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Organic Fertilizers for your Vegetable Garden



Howdy Gardeners,


Many gardeners wonder what exactly organic gardening means. The simple answer is that organic gardeners don't use synthetic fertilizers or pesticides on their plants. If you have your vegetable garden growing now, chances are you want to do whatever you can to make it healthy and prosperous as possible. One of the keys to making that happen is proper fertilizing. This can make the difference between your best crop yet, or just barely being worth the time and effort. I have used many different types of fertilizers such as: Alaska Fish Emulsion, Kellogg Organic Plus, Espona Garden Tone, and the new Dr. Earth Home Grown.


Alaska Fish Fertilizer


I never use in containers because of odor. In gardens I bury around plant. I've used it for years till I started growing herbs in containers.



 


Kellogg Organic Plus


I had many great crops when I switched to organic. The granular properties  and nutrients make this a great fertilizer.


 



Espoma Garden


Tone great balance can even be used on seedlings. I only fertilized every other month with Espoma with great results.



    



Home Grown Fertilizer


Home Grown fertilizer produces remarkable results because nutrients are released quickly, yet continue to feed for several months. My latest crop is all Dr. Earth and the results are my best crop ever.





Vegetables


Are known to be highly productive plants, so a few minutes spent mixing in fertilizer before you set out plants is time well spent. Just don’t go overboard by applying too much.  Plants often grow slowly in cool spring weather, so wait until the weather warms before you decide how much to use. Some heavy feeders also respond to second helpings later in the season, and all types will benefit from regular applications of liquid plant food. Depending on type of fertilizer I would fertilize anywhere from 1-2 times a month.



Herbs


Once you have herbs planted and growing, it is important to keep them growing well with a light, all purpose fertilizer. A compost tea,once a week, works to give them a boost. If you think about it, herbs are going to be harvested multiple times in the growing season. This means they will be needing extra energy to keep in their growth cycle for an extended period. When applying, be sure to water the soil and not the leaves themselves with the compost tea. It is healthier for the plant and you will avoid any contamination of the leaves that might be eaten fresh.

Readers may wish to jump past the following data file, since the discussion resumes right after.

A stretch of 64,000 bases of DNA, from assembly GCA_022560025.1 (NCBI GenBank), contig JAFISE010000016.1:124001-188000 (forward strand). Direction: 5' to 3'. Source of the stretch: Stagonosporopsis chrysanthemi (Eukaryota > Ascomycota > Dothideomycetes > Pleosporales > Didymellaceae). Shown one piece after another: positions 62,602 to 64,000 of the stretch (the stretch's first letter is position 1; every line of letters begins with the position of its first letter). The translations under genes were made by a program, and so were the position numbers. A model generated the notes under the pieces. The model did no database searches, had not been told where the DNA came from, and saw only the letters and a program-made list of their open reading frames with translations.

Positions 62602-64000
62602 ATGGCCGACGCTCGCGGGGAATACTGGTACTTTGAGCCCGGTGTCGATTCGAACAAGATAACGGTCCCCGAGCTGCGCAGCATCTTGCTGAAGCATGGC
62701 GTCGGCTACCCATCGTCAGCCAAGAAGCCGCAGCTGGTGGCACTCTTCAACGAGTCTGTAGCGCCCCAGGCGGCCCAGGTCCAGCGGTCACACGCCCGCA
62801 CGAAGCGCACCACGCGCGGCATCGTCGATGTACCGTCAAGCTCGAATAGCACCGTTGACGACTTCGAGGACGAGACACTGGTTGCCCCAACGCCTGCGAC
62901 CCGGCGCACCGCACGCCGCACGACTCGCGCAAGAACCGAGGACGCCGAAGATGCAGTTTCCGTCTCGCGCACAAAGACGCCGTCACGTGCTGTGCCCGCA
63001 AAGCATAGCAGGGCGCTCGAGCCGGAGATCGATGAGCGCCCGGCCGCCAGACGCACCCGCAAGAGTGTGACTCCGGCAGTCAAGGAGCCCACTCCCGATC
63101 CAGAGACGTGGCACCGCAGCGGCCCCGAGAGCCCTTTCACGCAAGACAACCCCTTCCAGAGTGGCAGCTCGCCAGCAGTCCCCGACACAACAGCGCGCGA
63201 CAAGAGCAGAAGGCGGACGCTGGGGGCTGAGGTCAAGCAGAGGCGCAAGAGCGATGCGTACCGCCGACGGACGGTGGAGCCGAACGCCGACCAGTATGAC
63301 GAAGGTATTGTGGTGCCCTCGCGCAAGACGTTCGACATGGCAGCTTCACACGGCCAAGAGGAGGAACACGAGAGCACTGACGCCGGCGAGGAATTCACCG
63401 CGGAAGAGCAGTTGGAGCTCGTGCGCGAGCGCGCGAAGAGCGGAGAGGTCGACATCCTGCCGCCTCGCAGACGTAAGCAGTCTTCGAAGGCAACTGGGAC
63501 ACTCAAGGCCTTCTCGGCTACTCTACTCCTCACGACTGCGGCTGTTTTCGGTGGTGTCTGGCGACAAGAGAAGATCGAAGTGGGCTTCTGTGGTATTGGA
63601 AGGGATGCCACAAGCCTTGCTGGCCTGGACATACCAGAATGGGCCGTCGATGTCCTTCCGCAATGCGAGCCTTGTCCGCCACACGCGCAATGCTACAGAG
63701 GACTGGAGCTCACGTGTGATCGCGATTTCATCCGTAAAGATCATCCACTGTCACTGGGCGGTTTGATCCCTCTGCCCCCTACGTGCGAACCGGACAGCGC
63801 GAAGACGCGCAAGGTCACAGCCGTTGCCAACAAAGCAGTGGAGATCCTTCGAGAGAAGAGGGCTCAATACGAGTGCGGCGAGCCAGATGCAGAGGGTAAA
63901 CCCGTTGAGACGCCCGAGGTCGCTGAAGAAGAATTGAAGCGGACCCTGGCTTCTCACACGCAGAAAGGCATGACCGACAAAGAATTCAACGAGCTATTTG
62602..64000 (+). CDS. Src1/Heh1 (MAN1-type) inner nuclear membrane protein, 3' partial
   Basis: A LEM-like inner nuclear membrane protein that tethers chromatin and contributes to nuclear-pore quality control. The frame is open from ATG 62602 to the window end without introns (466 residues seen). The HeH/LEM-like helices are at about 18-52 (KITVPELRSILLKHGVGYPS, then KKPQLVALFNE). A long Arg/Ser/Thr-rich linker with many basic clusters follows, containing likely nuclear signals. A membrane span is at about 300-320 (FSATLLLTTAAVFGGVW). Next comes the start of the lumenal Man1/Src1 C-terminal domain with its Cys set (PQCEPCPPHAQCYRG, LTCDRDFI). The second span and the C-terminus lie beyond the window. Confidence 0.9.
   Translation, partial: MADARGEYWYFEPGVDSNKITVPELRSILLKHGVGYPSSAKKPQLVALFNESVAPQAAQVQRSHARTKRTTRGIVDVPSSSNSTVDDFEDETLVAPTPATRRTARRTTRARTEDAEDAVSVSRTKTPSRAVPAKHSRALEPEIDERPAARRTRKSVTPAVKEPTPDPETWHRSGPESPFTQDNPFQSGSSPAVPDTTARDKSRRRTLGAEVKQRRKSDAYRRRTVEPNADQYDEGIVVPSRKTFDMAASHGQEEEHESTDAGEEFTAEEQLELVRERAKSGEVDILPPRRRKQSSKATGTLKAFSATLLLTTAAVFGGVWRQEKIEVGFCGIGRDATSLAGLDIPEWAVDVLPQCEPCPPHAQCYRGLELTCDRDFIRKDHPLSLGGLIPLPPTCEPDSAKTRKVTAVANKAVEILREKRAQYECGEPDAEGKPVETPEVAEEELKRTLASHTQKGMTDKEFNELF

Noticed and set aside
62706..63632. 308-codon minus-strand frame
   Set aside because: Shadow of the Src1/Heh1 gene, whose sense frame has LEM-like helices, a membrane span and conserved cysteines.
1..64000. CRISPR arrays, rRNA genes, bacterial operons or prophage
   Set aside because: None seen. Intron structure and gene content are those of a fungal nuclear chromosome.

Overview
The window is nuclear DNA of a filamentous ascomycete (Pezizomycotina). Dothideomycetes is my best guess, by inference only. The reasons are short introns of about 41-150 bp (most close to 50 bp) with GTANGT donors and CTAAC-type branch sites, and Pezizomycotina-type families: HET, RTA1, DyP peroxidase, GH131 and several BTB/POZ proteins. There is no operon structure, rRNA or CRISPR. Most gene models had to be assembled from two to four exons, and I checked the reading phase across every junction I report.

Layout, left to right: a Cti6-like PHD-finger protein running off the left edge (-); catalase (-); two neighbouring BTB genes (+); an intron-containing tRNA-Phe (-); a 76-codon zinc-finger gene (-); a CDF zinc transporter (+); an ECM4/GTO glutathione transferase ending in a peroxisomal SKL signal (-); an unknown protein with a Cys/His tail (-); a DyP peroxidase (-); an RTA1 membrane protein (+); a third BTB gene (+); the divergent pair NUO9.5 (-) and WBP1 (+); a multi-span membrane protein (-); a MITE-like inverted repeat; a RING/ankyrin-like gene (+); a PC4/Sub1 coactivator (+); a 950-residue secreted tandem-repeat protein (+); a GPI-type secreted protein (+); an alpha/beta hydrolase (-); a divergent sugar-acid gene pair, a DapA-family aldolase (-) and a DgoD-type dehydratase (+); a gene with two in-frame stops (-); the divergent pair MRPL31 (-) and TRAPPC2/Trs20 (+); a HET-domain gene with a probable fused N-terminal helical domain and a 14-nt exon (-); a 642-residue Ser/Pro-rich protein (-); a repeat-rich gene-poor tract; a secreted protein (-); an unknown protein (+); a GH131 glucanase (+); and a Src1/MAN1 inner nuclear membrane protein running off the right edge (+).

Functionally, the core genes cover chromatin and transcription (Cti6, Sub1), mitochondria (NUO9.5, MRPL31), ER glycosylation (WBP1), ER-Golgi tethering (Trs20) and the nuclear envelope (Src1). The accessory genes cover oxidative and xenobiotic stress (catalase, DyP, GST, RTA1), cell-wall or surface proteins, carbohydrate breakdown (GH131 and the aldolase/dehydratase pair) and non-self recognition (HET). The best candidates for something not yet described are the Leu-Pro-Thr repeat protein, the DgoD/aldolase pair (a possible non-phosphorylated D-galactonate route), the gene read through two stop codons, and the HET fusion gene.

Always follow the rates given on the fertilizer label when deciding how much to use. I’ve found that over fertilizing can cause plants to grow huge, but only give a light crop late in the season. With experience, you will learn how to match fertilizer amounts with plants’ needs for your climate and soil.

 

As a longtime master gardener once told me; “everything needs to eat…even plants”.

 

Happy Gardening,


Coach Dave

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Posted 2015-06-11T21:44:15+0000  by Dave_HD_OC Dave_HD_OC
 
Nobel laureate Norman Borlaug, who is often credited with saving the lives of a billion people, had this to say on organic farming:

If people want to believe that the organic food has better nutritive value, it's up to them to make that foolish decision. But there's absolutely no research that shows that organic foods provide better nutrition. As far as plants are concerned, they can't tell whether that nitrate ion comes from artificial chemicals or from decomposed organic matter. If some consumers believe that it's better from the point of view of their health to have organic food, God bless them. Let them buy it. Let them pay a bit more. It's a free society.
Posted 2015-06-13T01:23:07+0000  by Adam444
Dear Adam444,


Thank you for the reply to this sometimes touchy subject. The idea of "organic gardening" goes hand in hand with the pesticides used to control pest's and diseases.


Dr. Norman Borlaug gave the developing world the latest science of his time. We should honor his memory and his legacy by following through with his goal of solving hunger by giving the developing world the tools to grow their own food.


In his last year, Dr. Borlaug joined policy makers in calling for a “Second Green Revolution.” While a global effort to stamp out hunger is needed, a repeat of the first Green Revolution does not honor his achievements.


We will honor him far more by using the latest agroecological methods and accompanying them with reforms needed to bring his dream to fruition. Being a former wrestler and coach as Dr. Norman Borlaug was, I respect his quest for answers as the questions change.




PS, I have tried several types of fertilizers and the taste difference is undeniable to my taste buds.


Happy Gardening,
Coach Dave
Posted 2015-06-15T19:28:12+0000  by Dave_HD_OC
 
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